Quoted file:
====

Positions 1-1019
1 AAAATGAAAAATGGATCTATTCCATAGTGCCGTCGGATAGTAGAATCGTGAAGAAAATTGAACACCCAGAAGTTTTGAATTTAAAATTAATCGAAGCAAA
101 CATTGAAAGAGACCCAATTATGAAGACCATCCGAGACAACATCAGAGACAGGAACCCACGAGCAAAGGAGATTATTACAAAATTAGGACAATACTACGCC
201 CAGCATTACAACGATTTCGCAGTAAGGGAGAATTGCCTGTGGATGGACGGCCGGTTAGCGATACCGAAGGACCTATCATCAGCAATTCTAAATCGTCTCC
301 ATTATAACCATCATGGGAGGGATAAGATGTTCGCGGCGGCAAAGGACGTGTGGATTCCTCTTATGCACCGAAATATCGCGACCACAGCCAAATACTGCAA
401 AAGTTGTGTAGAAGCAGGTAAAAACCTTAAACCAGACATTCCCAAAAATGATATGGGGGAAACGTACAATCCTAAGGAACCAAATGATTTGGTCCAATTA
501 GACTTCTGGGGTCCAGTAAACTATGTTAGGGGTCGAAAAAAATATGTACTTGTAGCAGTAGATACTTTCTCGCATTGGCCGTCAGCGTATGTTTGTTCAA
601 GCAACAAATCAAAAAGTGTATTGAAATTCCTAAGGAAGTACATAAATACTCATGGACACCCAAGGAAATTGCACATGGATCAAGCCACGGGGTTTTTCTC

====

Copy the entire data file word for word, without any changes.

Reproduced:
Positions 1-1019
1 AAAATGAAAAATGGATCTATTCCATAGTGCCGTCGGATAGTAGAATCGTGAAGAAAATTGAACACCCAGAAGTTTTGAATTTAAAATTAATCGAAGCAAA
101 CATTGAAAGAGACCCAATTATGAAGACCATCCGAGACAACATCAGAGACAGGAACCCACGAGCAAAGGAGATTATTACAAAATTAGGACAATACTACGCC
201 CAGCATTACAACGATTTCGCAGTAAGGGAGAATTGCCTGTGGATGGACGGCCGGTTAGCGATACCGAAGGACCTATCATCAGCAATTCTAAATCGTCTCC
301 ATTATAACCATCATGGGAGGGATAAGATGTTCGCGGCGGCAAAGGACGTGTGGATTCCTCTTATGCACCGAAATATCGCGACCACAGCCAAATACTGCAA
401 AAGTTGTGTAGAAGCAGGTAAAAACCTTAAACCAGACATTCCCAAAAATGATATGGGGGAAACGTACAATCCTAAGGAACCAAATGATTTGGTCCAATTA
501 GACTTCTGGGGTCCAGTAAACTATGTTAGGGGTCGAAAAAAATATGTACTTGTAGCAGTAGATACTTTCTCGCATTGGCCGTCAGCGTATGTTTGTTCAA
601 GCAACAAATCAAAAAGTGTATTGAAATTCCTAAGGAAGTACATAAATACTCATGGACACCCAAGGAAATTGCACATGGATCAAGCCACGGGGTTTTTCTC